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Evidence-based, default-open, risk-managed, user-centred data access

Ritchie, Felix; Hafner, Hans-Peter; Lenz, Rainer; Welpton, Richard


Hans-Peter Hafner

Rainer Lenz

Richard Welpton


In recent years, there has been an increasing demand from the academic community for more access to confidential data for research purposes, particularly that data collected by government departments. This has happened for three reasons. First, both governments and users have become conscious of the research value in data resources and the financial pressure to re-use data. Second, the growing use of administrative data has greatly increased the range of questions that can be answered. Third, over the last decade or so there has been growing evidence that secure academic research use of the most sensitive data can be managed without placing excessive burdens on users or data holders. In addition, the wider user community is increasingly demanding more granular statistics, such as user-generated tables.

However, the supply of secure efficient data access solutions is still a minority sport: data access is dominated by defensive decision-making which has changed little in decades. A major influence is the dominance of downside risk in the literature on statistical disclosure control (SDC). Over fifty years this literature has successfully developed a coherent approach to analysing problems and proposing solutions, to the extent that anyone facing an anonymisation problem can pick an effective, uncontroversial off-the-shelf solution. However, the SDC literature is uniformly defensive, encouraging users of SDC analyses to take the same attitude.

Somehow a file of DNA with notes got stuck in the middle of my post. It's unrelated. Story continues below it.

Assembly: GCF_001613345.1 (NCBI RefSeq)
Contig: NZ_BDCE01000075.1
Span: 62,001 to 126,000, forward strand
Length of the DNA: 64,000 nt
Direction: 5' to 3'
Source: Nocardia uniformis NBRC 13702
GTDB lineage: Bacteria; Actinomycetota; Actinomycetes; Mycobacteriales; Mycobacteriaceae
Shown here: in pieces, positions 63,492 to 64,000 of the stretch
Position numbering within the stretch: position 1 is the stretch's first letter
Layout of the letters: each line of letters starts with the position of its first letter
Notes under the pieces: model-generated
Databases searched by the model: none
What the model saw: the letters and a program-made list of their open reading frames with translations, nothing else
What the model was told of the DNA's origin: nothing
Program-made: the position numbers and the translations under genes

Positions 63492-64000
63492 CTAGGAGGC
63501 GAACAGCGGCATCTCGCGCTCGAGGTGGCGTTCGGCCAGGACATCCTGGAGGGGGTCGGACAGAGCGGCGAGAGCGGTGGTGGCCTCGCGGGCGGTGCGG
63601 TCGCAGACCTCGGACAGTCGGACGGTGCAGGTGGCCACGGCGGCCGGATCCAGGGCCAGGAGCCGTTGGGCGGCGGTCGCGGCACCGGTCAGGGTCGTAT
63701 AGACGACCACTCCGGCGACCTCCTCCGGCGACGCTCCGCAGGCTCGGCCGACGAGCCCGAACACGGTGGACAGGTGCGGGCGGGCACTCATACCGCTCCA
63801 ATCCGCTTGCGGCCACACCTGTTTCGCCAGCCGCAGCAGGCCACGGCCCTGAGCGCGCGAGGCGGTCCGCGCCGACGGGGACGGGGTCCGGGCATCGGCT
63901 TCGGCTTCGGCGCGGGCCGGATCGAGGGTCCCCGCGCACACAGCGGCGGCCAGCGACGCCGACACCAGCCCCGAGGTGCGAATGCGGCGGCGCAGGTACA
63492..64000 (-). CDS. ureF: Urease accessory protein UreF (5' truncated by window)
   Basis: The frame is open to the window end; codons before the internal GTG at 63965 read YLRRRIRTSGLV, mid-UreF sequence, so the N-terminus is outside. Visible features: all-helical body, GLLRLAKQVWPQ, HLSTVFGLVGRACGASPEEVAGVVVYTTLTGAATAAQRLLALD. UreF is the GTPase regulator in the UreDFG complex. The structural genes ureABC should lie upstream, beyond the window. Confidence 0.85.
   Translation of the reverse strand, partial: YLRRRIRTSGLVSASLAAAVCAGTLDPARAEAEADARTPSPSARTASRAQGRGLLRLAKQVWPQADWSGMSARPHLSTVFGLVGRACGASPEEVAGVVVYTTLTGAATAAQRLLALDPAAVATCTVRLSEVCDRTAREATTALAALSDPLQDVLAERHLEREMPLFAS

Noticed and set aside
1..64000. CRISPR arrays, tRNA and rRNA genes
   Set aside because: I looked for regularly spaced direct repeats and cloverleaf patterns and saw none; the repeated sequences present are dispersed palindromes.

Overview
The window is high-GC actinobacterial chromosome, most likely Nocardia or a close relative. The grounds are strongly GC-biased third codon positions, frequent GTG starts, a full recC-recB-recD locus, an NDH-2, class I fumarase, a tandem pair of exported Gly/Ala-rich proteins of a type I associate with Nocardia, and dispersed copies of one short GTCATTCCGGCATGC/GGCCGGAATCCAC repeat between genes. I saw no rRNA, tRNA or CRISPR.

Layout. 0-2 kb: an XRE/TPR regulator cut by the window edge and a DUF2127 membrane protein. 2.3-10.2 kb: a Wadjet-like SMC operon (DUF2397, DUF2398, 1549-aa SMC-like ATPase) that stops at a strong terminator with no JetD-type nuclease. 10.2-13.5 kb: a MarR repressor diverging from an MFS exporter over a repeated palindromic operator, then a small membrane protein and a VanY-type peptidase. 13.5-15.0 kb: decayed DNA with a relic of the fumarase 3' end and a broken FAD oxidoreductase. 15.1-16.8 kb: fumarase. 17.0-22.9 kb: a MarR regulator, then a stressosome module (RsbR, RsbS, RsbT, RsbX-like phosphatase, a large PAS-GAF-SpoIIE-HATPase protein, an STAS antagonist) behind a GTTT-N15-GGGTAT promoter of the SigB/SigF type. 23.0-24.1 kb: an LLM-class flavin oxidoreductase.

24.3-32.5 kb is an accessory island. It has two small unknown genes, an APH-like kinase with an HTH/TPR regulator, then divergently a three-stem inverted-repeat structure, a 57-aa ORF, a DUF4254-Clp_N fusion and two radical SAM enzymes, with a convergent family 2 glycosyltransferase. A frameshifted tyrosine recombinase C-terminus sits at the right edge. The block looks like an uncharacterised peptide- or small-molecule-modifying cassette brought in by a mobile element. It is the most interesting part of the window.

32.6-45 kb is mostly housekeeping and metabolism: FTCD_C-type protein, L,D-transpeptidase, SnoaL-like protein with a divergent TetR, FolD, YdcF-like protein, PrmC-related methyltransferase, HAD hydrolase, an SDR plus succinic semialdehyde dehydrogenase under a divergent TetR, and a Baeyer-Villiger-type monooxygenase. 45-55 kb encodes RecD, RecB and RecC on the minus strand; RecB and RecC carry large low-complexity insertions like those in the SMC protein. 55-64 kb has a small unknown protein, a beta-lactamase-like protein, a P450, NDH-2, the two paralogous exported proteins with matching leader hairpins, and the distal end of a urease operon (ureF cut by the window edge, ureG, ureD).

The net result of defensive decision-making in government and defensive SDC literature is to generate a ‘policing’ model of data security, where right, wrong and responsibilities are clearly defined, and the aim of the data owner shifts from user needs to ‘due diligence’. Moreover, defensive decision-making encourages a focus on theoretical worst cases: the evidence base that has been built up on how researchers actually use data plays almost no part in the literature.

This paper argues that a change in attitudes can lead to outcomes which are cost effective, more secure, more sustainable, more resilient, and encourage good relationships with stakeholders. We refer to this as the evidence-based, default-open, risk-managed, user-centred (‘EDRU’) model, and it reflects insights from economics, psychology, criminology, and cybersecurity.

This paper summarises the case for this evidence-based holistic approach to data access management. The common themes are use of evidence, integration of statistical and non-statistical approaches, and the effective use of limited resources. While this approach is no longer novel in some communities, it is still unfamiliar enough to cause concerns amongst those implementing data access strategies. This paper aims to address such concerns and demonstrate the importance of grounding strategy in realistic expectations of risk, uncertainty, cost and incentives.


Ritchie, F., Hafner, H., Lenz, R., & Welpton, R. (2018, October). Evidence-based, default-open, risk-managed, user-centred data access. Paper presented at Conference of European Statistics Stakeholders, Bamberg

Presentation Conference Type Conference Paper (unpublished)
Conference Name Conference of European Statistics Stakeholders
Conference Location Bamberg
Start Date Oct 18, 2018
End Date Oct 19, 2018
Deposit Date Jun 9, 2021
Keywords EDRU, confidentiality, data access
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